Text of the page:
Swooping starlings spark nasty recollections by Bob Karolevitz A flock of 100 or more starlings swooped down on our daughter and son-in-law�s commercial orchard the other day and re-kindled some rather distasteful memories for me.
Fortunately it�s the off-season for their business � when apple trees are bare, strawberry plants are mulched and pie cherries have long since been picked and pitted. Those particular starlings, then, didn�t do any economic damage as they filled up on unidentified seeds on the ground.
But the recollections I have hundreds of thousands of those messy birds invading a single cattle feedlot and wreaking havoc on the rations in the bunks came back in a shocking flash.
In the process I wrote an article for a national publication decrying the losses suffered by farmers in the West. I especially told how potato peelings were mixed with alfalfa and silage to feed beef herds in Idaho � until hordes of starlings showed up. The invasion was disastrous.
One Fish and Wildlife agent reported that he personally watched the voracious birds gobble up 12 tons of spud waste in one day.
And what they didn�t eat, they fouled up with their droppings!
It�s hard to imagine today that they are all descendants of just 30 pairs imported from Europe by Eugene Scheiffin, a drug manufacturer, and released in New York City�s Central Park in March of 1890. Oh, how they multiplied!
That�s why I�m concerned that the flock of 100 will grow and return to give problems to our kids when the strawberries and cherries are ripe. I hope I�m wrong.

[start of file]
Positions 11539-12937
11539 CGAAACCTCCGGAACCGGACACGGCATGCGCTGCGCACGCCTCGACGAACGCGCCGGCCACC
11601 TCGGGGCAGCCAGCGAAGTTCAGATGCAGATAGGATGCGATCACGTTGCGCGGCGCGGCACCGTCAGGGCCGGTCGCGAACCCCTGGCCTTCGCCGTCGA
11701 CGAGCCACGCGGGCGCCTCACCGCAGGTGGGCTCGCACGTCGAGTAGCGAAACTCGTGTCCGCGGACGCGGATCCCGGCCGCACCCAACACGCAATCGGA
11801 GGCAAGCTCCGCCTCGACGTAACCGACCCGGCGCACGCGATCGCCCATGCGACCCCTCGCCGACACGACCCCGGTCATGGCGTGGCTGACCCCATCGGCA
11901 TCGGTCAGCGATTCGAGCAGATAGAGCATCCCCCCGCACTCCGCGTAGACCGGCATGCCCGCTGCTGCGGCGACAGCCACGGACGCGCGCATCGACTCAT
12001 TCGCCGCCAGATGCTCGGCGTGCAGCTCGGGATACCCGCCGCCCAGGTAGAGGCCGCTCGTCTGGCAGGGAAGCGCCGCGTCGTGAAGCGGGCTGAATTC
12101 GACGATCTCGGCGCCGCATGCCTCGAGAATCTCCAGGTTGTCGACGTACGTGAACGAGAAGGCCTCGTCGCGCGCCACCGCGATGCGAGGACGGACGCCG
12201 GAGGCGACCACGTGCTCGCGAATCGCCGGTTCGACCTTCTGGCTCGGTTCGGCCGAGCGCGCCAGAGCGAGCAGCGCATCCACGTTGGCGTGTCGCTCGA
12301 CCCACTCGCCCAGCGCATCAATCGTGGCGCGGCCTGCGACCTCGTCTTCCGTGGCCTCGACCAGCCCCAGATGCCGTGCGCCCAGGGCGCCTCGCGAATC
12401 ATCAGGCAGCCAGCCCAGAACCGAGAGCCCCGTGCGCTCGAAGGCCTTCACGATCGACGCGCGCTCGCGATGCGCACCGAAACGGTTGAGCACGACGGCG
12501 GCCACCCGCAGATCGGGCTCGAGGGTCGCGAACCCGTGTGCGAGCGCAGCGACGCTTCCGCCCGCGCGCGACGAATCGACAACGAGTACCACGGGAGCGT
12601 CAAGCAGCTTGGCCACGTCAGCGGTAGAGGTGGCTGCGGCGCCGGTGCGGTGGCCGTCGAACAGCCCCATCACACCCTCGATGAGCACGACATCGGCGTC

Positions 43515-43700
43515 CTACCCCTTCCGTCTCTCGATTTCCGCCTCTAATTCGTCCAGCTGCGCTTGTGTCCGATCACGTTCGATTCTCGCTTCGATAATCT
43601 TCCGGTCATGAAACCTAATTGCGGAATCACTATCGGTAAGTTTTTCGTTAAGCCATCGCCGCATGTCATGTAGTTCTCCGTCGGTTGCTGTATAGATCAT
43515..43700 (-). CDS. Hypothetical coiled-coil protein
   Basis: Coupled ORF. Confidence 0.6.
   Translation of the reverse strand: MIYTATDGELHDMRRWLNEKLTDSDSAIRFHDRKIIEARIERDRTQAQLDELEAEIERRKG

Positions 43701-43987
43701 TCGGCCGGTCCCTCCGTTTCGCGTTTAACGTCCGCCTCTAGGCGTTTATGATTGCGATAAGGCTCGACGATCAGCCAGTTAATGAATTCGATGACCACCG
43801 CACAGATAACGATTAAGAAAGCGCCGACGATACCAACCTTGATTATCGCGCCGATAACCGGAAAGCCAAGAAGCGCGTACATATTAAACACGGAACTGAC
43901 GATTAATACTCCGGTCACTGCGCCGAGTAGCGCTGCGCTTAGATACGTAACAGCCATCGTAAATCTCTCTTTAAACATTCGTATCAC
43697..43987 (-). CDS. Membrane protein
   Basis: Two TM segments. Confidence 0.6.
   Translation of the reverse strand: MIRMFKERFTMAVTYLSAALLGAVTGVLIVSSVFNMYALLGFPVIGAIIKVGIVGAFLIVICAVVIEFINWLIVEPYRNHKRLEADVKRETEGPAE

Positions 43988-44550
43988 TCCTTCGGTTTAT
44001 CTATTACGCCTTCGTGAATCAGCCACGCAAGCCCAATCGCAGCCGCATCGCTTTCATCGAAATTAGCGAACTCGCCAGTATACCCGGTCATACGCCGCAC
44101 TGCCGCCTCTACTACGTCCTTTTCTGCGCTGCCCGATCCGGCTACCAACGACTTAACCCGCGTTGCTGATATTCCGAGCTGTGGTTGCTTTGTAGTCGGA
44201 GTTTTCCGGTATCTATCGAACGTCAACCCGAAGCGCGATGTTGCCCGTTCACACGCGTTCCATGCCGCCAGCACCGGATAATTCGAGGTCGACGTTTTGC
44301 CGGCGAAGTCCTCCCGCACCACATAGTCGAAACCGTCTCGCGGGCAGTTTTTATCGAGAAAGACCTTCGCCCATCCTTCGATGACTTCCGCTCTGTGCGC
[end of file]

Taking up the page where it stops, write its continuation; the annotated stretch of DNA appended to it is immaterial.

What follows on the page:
Growers throughout the country have tried countless ways to scare off the starlings which sometimes come in such large numbers that they darken the sky. Aluminum owls, electronic scarecrows, aerial bombs, clappers, rubber snakes, balloons and streamers, small cannons, fog guns, ultraviolet lights, ad infinitum, have not done the job.
Even poisons were ineffective because a single starling tasting something wrong will screech out a warning cry and send all the other birds flying away. Apparently an answer was found in TR13, a slow-acting poison which is colorless, odorless, and tasteless. When mixed with grain or other bait feed which starlings like, they�ll eat their fill, only to die on their roosts some hours later.
That sounds sort of cruel, but the yellow-billed, short-tailed cousin of the talking mynah keeps proliferating, producing sometimes three broods averaging five birds each during the nesting season. It�s hard to control numbers like that.
Actually the problem in the United States has been blamed on William Shakespeare, even though he�d been dead 274 years before starlings were turned loose in Central Park. It seems that the American Acclimatization Society � which was headed by Eugene Scheiffin � decided to import all the birds Shakespeare mentioned in his plays. The starling was one of them.
Well, whether it was the Bard of Avon�s fault or not, I�m still worried about the flock which descended on Garrity�s Prairie Gardens, even though the birds were relatively harmless in their wintertime foray.
They might be back in greater numbers come spring, and even grandson Sam�s BB gun won�t be enough to deter them.
� 2002 Robert F. Karolevitz